More Inventory, Continued Competition
Buyers in the city of Boulder caught a slight break in March with 108 single-family homes coming on the market. While that might not seem like a significant amount, that number was 68 in February, 67 in January, and an underwhelming 27 in December of 2021.
Along with more inventory, days on market increased slightly month-over-month. Still, the competition remains.
The average sales price climbed from $1,695,885 in February to $1,717,499 last month. That's also a year-over-year increase of 18.9%. Overall, the percent of list price that sellers received came in at 108.8%. Buyers are presenting their highest and best.
And by the end of the month, only 72 single-family homes remained available for sale. That's down 40.5% compared to last year and still less than one month's worth of inventory. A balanced market is six.
Potentially fueling this rush are rising interest rates. Many homeowners are looking to sell before potential buyers are priced out. And many buyers are just as eager to purchase a home before rates climb any higher.
This goes to show that now's the time for homeowners to sell. These sales prices show significant potential for a seller's return on investment—if they act fast.
Looking at Boulder county as a whole, there's much of the same in the single-family market. There was a bump in inventory and increased prices, yet things are moving a bit faster with days on market down by 7 month-over-month.
One interesting change is that townhomes and condos decreased in average price from $652,687 in February to $613,876 in March. That's up compared to 2021, but could be a good opportunity for buyers who are more focused on location rather than owning a single-family home.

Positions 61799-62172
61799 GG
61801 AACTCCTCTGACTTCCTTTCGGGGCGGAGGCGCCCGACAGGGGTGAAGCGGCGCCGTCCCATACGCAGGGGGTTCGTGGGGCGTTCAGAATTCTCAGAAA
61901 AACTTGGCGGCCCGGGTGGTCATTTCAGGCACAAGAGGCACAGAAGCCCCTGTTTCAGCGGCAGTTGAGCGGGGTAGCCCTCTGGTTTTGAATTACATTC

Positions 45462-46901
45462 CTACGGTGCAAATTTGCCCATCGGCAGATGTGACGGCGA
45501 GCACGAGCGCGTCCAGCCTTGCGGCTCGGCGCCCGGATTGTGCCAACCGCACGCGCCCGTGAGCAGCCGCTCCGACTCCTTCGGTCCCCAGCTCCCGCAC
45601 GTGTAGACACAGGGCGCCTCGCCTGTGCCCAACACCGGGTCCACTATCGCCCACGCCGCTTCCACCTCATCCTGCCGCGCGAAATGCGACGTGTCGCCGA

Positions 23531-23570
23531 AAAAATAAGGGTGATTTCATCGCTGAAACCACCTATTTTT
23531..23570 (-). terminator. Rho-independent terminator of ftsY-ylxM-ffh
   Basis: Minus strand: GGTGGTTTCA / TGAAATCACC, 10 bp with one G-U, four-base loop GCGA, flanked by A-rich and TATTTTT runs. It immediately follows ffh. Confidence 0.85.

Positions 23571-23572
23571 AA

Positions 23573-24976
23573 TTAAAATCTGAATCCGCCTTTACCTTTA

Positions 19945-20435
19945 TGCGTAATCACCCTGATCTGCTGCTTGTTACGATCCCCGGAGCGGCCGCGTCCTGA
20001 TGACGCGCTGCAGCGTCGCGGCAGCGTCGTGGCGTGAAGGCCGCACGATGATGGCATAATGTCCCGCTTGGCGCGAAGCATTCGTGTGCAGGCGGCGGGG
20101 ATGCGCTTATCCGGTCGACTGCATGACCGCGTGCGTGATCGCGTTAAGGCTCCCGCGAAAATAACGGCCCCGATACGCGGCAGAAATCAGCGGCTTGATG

What’s next for mortgage rates is unknown and so is inventory—things could go either way. Your best bet is to work with a PorchLight agent who can advise you on when to make your move, how to bid strategically, and connect you with the best lenders in the business.
To view our report on Boulder real estate market stats for March, click here.
Mortgage Payment Schedule
Interest and mortgage rates change daily. The rate you get will also depend on other factors like your credit score. So, we've put together this handy chart to give you a better idea of your base mortgage payment (principal and interest) depending on your loan amount.
For example, you buy a home for $500,000 and put down 20% or $100,000. You then secure a 30-year loan for the balance of $400,000.
At 4% interest, your base monthly mortgage payment will be $1,910. If rates go up just one percentage point, you'll pay $2,147. That's an extra $237 a month which can be significant for some buyers—especially once you add in homeowner's insurance and property taxes.
Take a look at the chart below for more numbers, you can also download a PDF to keep handy.